United States District Court, E.D. Arkansas, Pine Bluff Division
PROPOSED FINDINGS AND RECOMMENDATION
H. DAVID YOUNG, Magistrate Judge.
The following recommended disposition has been sent to United States District Court Judge D.P. Marshall Jr. Any party may serve and file written objections to this recommendation. Objections should be specific and should include the factual or legal basis for the objection. If the objection is to a factual finding, specifically identify that finding and the evidence that supports your objection. An original and one copy of your objections must be received in the office of the United States District Court Clerk no later than fourteen (14) days from the date of the findings and recommendations. The copy will be furnished to the opposing party. Failure to file timely objections may result in waiver of the right to appeal questions of fact.
If you are objecting to the recommendation and also desire to submit new, different, or additional evidence, and to have a hearing for this purpose before the District Judge, you must, at the same time that you file your written objections, include the following:
1. Why the record made before the Magistrate Judge is inadequate.
2. Why the evidence proffered at the hearing before the District Judge (if such a hearing is granted) was not offered at the hearing before the Magistrate Judge.
3. The detail of any testimony desired to be introduced at the hearing before the District Judge in the form of an offer of proof, and a copy, or the original, of any documentary or other non-testimonial evidence desired to be introduced at the hearing before the District Judge.
From this submission, the District Judge will determine the necessity for an additional evidentiary hearing, either before the Magistrate Judge or before the District Judge.
Mail your objections and AStatement of Necessity@ to:
In 2012, Roy Lee Russell was tried by a Desha County jury on the charges of three counts of kidnapping, one count of aggravated assault, three counts of rape, one count of second-degree battery, and one count of being a felon in possession of a firearm. Mr. Russell was acquitted of all charges except second degree battery and being a felon in possession of a firearm. He was sentenced as an habitual offender to fifteen years for second degree battery, and to forty years for being a felon in possession of a firearm. The sentences were ordered to be served consecutively. On direct appeal Mr. Russell challenged the sufficiency of the evidence, specifically arguing that the evidence of second degree battery and felon in possession was insufficient in light of the jury's acquittal on the charge of aggravated assault. The Arkansas Court of Appeals affirmed the convictions. Russell v. State, 2014 Ark.App. 357. Mr. Russell filed a timely Rule 37 petition with the trial court in September of 2014, alleging eight grounds of ineffective assistance of trial counsel. One week after the Rule 37 petition was filed the trial court summarily dismissed the petition for lack of jurisdiction. Mr. Russell appealed this ruling, and the Supreme Court of Arkansas, noting the lack of an explanation for the trial court's decision, reversed and remanded the case for further proceedings. The Supreme Court of Arkansas rendered its decision on December 11, 2014, and the Rule 37 petition is currently pending in the Desha County Circuit Court. The current federal habeas corpus petition, filed on January 5, 2015, advances the claim raised on direct appeal and the eight claims of ineffective assistance of counsel raised in the pending Rule 37 petition.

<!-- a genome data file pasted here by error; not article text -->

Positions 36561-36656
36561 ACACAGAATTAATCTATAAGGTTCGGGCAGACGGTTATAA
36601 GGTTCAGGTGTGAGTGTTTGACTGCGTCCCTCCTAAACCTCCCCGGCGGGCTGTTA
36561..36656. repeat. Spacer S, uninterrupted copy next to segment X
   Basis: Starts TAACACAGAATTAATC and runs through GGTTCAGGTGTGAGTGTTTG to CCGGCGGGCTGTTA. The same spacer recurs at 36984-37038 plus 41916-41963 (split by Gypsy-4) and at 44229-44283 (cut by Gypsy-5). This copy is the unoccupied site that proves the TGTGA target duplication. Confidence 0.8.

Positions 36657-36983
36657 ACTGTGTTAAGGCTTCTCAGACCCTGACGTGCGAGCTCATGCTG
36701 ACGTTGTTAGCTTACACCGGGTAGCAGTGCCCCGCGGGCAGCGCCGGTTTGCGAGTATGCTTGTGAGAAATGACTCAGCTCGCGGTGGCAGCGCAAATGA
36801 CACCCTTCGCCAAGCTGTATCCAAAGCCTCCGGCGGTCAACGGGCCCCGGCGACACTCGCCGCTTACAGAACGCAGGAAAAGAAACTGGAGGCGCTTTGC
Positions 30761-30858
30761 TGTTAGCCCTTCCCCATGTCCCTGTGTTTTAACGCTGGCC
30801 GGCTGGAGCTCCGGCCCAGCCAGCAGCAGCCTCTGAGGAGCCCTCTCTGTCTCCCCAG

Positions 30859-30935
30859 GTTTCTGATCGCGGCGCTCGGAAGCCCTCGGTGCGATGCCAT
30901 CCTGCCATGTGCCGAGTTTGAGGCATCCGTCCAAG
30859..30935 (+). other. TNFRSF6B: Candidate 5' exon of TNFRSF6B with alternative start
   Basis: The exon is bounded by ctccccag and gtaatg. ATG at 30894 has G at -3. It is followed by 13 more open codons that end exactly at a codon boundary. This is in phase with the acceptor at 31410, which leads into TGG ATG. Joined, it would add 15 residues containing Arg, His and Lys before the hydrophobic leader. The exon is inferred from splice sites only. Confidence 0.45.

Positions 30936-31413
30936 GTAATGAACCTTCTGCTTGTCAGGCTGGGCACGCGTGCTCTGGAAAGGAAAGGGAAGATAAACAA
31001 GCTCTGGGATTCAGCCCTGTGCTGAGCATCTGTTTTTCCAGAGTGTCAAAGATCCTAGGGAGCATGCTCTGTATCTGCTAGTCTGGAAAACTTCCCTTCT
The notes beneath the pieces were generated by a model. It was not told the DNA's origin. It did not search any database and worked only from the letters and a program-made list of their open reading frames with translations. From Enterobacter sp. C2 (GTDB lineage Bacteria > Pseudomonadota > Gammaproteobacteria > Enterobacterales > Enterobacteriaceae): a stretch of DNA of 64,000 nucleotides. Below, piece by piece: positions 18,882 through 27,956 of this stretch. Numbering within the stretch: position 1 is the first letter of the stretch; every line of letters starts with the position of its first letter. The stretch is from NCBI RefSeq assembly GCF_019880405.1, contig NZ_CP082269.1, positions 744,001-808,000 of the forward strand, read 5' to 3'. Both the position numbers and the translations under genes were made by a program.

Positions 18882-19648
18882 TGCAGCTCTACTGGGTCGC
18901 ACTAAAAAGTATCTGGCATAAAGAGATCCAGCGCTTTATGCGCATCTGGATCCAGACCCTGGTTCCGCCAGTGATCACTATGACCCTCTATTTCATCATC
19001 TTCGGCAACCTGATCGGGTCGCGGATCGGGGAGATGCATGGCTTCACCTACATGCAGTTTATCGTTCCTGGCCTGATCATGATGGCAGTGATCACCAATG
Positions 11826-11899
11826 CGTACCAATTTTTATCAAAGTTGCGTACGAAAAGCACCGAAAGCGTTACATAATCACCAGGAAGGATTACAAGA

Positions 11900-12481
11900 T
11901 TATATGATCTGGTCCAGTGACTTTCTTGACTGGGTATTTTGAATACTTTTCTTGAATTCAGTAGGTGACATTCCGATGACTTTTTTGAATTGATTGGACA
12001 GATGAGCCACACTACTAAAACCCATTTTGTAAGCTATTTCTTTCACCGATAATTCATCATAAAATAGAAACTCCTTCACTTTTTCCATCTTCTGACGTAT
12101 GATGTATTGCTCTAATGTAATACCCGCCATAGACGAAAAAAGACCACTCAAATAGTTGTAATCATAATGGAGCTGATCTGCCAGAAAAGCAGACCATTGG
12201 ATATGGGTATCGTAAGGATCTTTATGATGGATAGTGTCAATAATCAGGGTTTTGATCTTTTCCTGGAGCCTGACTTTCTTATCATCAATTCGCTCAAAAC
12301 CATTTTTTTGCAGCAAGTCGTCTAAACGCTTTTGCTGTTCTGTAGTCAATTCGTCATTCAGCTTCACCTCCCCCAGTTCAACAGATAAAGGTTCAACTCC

The respondent urges that the petition should be dismissed without prejudice because it is a "mixed petition" - that is, the petition contains a claim (insufficiency of the evidence) which was exhausted and claims (the eight claims of ineffective assistance of counsel) which are not yet exhausted in state court.
Prior to the enactment of the Anti-Terrorism and Effective Death Penalty Act ("AEDPA") in 1996, it was clear that mixed petitions were to be dismissed by federal courts and petitioners were required to return to state court and totally exhaust their claims before returning to federal court. See Rose v. Lundy, 455 U.S. 509 (1982). The AEDPA's one-year statute of limitation introduced a new variable to the mixed petition equation. A post AEDPA petitioner could conceivably file a timely federal mixed petition, have it dismissed due to its mixed nature, and later be barred from pursuing the petition due to the limitations period, which expired while the petitioner was exhausting his claims in state court. The United States Supreme Court addressed this issue in Rhines v. Weber, 544 U.S. 269 (2005), holding that a federal habeas petition may, in limited circumstances, be held in abeyance to allow a petitioner to return to state court and exhaust his legal remedies. The district court is charged with determining whether it is appropriate to dismiss the petition without prejudice or to stay the federal proceedings to allow the petitioner to exhaust his state court remedies. The respondent in this instance urges that dismissal without prejudice is warranted.
The Rhines Court notes that two of the goals of AEDPA were to encourage the finality of state court judgments and to streamline federal habeas corpus proceedings, and the Court cautions that staying a case may ...